Variety of People
Indy Protest Photo

of Hoosiers believe individuals should have the freedom to decide if and when to have children.1 The majority of Indiana believes that includes equal access to abortion. It may not feel like that with all the misinformation out there, but it’s true.

Then you’re ready to speak up for the majority of Hoosiers.

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That’s okay. There’s a lot to think about.

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There’s a lot to this issue you may not know

Why Does It Matter?
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78% of Hoosiers

believe that when someone decides to have an abortion it should be safe. Everyone should be able to get the health care they need—without politicians interfering in medical decisions.

Who Does it Affect?
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3 out of 5 Hoosiers

know someone who’s had an abortion, which isn’t surprising.2 Nearly one in four U.S. women will have an abortion in her lifetime.3

What's at Stake?
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Only 14% of Hoosiers

want to ban abortion entirely, but the Supreme Court could overturn Roe v. Wade any moment. Your voice matters. 

Let’s address some common misconceptions and misinformation

Myth

Abortion is physically and mentally harmful to women.

Fact

Abortions, like other reproductive health procedures, are safe.

They have significantly fewer poor outcomes than your average colonoscopy—a similarly routine outpatient procedure. Medication abortions have even safer outcomes while being 94–98% effective before 8 weeks and 94–96% after 8 weeks.4 And getting an abortion does not increase a pregnant person’s risk of depression, anxiety, or post-traumatic stress disorder.5 It also doesn’t increase the risk of breast cancer.6

But the mental and physical safety of abortion alone isn’t all this is about. We have to consider the safety of the alternative: requiring pregnant people to continue a pregnancy against their will. Being denied an abortion leads to a higher risk of serious complications during their pregnancy, it increases the likelihood of anxiety and staying tethered to abusive partners.7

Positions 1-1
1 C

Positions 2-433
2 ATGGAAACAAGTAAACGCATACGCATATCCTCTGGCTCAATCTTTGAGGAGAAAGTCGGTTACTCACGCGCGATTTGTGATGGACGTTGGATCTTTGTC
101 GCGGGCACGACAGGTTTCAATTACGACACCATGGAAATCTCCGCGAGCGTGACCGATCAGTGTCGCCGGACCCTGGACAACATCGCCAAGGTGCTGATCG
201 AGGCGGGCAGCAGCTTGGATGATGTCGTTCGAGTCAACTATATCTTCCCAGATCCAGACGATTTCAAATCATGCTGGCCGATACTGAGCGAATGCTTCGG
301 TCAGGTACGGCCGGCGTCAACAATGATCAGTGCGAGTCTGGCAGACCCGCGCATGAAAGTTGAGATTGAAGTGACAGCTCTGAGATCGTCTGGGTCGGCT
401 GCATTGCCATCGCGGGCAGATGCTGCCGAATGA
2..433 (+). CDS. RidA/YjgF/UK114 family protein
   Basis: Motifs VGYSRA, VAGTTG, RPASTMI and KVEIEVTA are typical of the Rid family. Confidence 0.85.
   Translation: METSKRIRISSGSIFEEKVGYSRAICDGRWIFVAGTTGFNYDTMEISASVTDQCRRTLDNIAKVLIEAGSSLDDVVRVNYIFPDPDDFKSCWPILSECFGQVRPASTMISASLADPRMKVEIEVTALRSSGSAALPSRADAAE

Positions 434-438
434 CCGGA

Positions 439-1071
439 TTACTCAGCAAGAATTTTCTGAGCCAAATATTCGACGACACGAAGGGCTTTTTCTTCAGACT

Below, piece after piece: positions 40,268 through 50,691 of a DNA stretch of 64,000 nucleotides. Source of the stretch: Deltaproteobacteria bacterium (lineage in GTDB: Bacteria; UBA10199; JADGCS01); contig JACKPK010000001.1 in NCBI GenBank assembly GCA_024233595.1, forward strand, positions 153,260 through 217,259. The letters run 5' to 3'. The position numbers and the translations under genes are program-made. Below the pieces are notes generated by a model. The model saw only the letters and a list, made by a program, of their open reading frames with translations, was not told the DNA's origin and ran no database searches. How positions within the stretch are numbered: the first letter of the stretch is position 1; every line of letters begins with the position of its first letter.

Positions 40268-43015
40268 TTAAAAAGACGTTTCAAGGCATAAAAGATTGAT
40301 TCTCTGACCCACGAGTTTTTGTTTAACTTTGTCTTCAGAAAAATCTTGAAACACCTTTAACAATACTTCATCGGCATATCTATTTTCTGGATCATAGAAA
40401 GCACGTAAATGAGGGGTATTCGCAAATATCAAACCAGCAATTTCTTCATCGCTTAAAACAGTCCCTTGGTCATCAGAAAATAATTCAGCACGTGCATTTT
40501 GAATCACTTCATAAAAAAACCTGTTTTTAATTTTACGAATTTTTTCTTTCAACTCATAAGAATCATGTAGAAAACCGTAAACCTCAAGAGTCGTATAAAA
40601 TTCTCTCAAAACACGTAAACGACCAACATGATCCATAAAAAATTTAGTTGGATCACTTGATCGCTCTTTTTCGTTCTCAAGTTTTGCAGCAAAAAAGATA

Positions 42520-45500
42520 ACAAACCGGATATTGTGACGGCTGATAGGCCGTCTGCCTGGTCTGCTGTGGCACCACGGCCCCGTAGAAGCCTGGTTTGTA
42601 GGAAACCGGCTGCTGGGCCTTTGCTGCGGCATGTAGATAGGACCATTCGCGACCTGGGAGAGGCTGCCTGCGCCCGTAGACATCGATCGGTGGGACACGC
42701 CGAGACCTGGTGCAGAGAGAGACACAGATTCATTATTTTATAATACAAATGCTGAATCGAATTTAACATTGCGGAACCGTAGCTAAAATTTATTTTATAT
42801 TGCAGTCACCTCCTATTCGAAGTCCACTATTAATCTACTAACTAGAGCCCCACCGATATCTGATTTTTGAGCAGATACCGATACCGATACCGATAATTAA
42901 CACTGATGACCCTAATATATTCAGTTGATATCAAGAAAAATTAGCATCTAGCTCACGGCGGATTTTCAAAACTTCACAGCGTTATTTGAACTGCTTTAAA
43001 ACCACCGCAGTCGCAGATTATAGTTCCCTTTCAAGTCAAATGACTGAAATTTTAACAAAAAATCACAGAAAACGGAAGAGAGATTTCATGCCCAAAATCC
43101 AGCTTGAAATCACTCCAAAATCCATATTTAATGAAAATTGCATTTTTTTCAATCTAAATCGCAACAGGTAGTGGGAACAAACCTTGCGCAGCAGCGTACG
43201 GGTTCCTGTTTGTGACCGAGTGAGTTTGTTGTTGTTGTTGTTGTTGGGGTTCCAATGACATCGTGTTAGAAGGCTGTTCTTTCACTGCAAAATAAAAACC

On top of that, the maternal mortality rate for Indiana is the third worst in the nation,8 and as in so many areas related to healthcare, Black and Brown people are particularly vulnerable to disparities in reproductive care. For every 100,000 births in Indiana, 42 white women and 53 Black women will die as a result. In the 33 Indiana counties that don’t have any hospitals with obstetrics care, that number increases to 76 deaths overall for every 100,000 births.9 Getting an abortion is a lot safer than giving birth in Indiana.

Hear Dr. Caitlin
Bernard's Take
Myth

Too many women use abortion as birth control. 

Fact

The choice to have an abortion is a deeply personal medical decision, one that often happens after talking to trusted family members and physicians.

There are lots of reasons a person might get an abortion, and we can’t judge another Hoosier’s decision when we haven’t walked in their shoes.

Using any family planning techniques, including contraception of all kinds and abortion care are all deeply personal medical decisions based on what’s right for that person, their family, and their life. Hoosiers should have the freedom to make these decisions without interference from the state.

Hear Dr. Tracey
Wilkinson's Take
Hear Dr. Caitlin
Bernard's Take
Myth

If abortion is outlawed, women will no longer receive abortions.

Fact

We know this isn’t true because it’s never been true. When governments make it harder to access abortion care, it disproportionately hurts people whose lives are already hard.